A lot of people think that performance marketing and running paid ads are the same. So they get someone to set up ads on Facebook, Google, and a few more platforms. And then they realize that the marketing is not performing and wonder what went wrong.
That's not how performance marketing works. Performance marketing means, marketing that performs. But that raises the question, doesn't all marketing need to perform?
These times demand a separate term for marketing that performs because, for a long time, marketing was not trackable. And most were ok with it because there was nothing better.
Running a branding campaign on a TV channel is not performance marketing because you would have no idea if the marketing actually worked. Millions of dollars have been poured down the drain by brands expecting marketing to work, and it didn't.
If you advertise on digital mediums, you can count the clicks and impressions but they can still be misleading. It doesn't matter if a video got a million views because the views don't put money in the bank (unless you are monetizing it with display ads).
At the heart of performance marketing lies conversion tracking. The tracking is usually done through a pixel. It's called a pixel because it is a 1x1 invisible image that loads on the page that we intend the audience to visit. (A lot has improved on the technology side of things but I will not get into that because we don't need to understand the technology behind it. Just learn how to use it.)
If you have a landing page with a lead form, it is not enough if the visitor from the Facebook or Google ad just visits the page. They need to fill out the form and get to the thank you page. The pixel loads on the thank you page. This is not the ultimate metric, you are at least tracking if the ads are generating leads are not. A lead is a tangible outcome that comes from the marketing activity.
To illustrate this with an example, let's say we have 3 marketing campaigns with each having a $1000 budget. Alpha, Beta, and Gamma.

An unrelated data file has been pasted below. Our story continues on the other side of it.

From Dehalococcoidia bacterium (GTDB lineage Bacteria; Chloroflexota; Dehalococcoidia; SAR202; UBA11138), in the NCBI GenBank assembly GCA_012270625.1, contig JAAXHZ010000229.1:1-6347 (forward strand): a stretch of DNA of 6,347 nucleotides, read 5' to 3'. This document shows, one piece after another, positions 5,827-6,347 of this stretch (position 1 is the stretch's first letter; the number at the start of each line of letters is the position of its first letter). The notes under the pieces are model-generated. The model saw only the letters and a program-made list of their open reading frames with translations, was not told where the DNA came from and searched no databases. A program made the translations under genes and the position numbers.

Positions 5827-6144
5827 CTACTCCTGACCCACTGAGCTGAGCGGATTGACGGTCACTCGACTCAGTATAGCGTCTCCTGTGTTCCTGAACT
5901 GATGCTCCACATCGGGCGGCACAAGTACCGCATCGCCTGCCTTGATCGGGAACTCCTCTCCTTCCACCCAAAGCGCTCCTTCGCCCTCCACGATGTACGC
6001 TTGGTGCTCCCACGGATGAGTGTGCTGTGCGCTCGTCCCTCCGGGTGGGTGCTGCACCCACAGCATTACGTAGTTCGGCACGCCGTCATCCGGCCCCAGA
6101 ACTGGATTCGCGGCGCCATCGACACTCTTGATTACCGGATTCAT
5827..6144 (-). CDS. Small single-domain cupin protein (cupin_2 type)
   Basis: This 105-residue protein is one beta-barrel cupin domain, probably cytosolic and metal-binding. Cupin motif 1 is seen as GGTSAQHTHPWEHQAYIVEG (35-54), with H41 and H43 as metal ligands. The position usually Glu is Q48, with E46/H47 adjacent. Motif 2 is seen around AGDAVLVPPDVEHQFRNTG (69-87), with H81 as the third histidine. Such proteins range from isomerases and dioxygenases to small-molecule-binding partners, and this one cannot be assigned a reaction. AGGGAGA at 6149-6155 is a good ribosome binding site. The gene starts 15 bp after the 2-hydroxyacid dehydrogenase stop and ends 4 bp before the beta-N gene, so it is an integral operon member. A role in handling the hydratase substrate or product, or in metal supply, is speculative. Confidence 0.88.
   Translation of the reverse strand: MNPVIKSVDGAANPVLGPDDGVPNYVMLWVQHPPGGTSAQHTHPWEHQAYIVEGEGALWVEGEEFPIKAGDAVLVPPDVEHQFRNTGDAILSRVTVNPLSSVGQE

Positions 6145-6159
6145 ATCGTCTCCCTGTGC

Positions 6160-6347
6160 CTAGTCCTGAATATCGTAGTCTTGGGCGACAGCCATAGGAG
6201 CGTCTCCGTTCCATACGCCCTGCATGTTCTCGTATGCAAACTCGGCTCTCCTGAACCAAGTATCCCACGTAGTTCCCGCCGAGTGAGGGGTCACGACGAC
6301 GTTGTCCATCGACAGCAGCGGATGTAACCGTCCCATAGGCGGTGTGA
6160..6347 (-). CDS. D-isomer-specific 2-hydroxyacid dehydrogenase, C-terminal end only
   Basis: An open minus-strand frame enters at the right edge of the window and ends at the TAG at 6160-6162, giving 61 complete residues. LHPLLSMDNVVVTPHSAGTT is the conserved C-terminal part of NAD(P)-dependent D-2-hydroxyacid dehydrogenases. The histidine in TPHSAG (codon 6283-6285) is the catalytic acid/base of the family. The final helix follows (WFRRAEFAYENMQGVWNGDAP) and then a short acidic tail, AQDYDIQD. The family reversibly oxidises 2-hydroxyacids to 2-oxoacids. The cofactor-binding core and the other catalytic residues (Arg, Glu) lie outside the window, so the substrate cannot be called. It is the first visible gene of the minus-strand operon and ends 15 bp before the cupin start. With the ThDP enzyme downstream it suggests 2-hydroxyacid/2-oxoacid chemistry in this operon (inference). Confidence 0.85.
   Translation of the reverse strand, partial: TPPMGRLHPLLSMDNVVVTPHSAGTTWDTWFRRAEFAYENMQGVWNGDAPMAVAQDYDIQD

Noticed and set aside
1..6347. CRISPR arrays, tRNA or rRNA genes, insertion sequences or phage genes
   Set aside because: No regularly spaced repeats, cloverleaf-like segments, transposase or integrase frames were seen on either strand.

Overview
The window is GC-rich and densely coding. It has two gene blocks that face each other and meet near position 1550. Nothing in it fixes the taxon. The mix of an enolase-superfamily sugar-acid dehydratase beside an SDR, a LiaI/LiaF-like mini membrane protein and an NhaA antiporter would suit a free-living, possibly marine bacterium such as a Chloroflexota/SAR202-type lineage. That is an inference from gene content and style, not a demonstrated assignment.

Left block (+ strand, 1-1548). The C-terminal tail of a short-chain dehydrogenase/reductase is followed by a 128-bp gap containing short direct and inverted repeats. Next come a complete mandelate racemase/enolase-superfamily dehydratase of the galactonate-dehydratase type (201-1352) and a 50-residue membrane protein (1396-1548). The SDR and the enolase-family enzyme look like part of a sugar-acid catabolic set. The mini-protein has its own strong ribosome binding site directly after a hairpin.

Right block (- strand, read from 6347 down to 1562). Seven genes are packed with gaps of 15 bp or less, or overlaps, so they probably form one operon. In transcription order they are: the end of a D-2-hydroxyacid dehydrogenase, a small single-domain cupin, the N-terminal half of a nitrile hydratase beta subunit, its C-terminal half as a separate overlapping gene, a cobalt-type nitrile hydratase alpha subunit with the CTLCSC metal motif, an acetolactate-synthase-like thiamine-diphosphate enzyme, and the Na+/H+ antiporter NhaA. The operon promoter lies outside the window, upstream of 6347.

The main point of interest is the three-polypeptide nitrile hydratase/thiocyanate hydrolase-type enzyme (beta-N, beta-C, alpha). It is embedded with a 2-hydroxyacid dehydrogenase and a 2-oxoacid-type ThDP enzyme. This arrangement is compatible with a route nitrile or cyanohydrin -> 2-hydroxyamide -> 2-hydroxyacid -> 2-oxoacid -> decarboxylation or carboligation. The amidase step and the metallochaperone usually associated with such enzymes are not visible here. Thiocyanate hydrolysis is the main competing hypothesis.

- The alpha campaign generates 1500 clicks but only 200 leads.
- The beta campaign generates only 1000 clicks but 500 leads.
- The gamma campaign generates 500 clicks and 50 leads
From the looks of it, we might think that the gamma campaign is the loser campaign.
- CPL (cost per lead) for Alpha: $5/lead
- CPL for beta: $2/lead
- CPL for gamma $10/lead
One might naturally assume that the beta campaign is the best because it is giving the cheapest leads. But many times, marketers get surprised when they actually track the marketing results. The gamma campaign might be giving the most sales and revenue. Though the cost of lead is high, it still produces the highest ROI.
Most marketers do not attribute the sales to the campaign which the lead was originally generated from. And lead generation is so important because when it comes to high-ticket sales, you need to educate the customer before they decide to purchase something from you.
There are also two main types of attribution. First click and last click attribution. When you track where the customer came from to the first click on one of your web properties we call it first click attribution.
You might have first visited my site from Facebook, but then you might have seen an ad, got into my email list, and just before the sale happened, you might have clicked the link to the sales page from the community. I would attribute it to Facebook because that's where the first click came from.
If I want to do last-click attribution, I would attribute it to my community. One thing is not better than the other and both give unique insights into the customer journey.
This is one of the reasons we named our performance marketing agency as PixelTrack because that's what we do. We track the pixels so that we know where the ad dollars went, which source gave us the most clicks, and which source gave us the most clients.
When you can identify your best revenue channels, you can focus more on those channels, and scale your revenue faster. You wouldn't hesitate to spend money on marketing because you know that your marketing will perform. When there is a clear ROI on your ad spend, scaling ad spend becomes easier. Large numbers have a habit of giving predictive results.
So are you going to make sure that your marketing performs? Or are you just going to pray and hope that your marketing performs?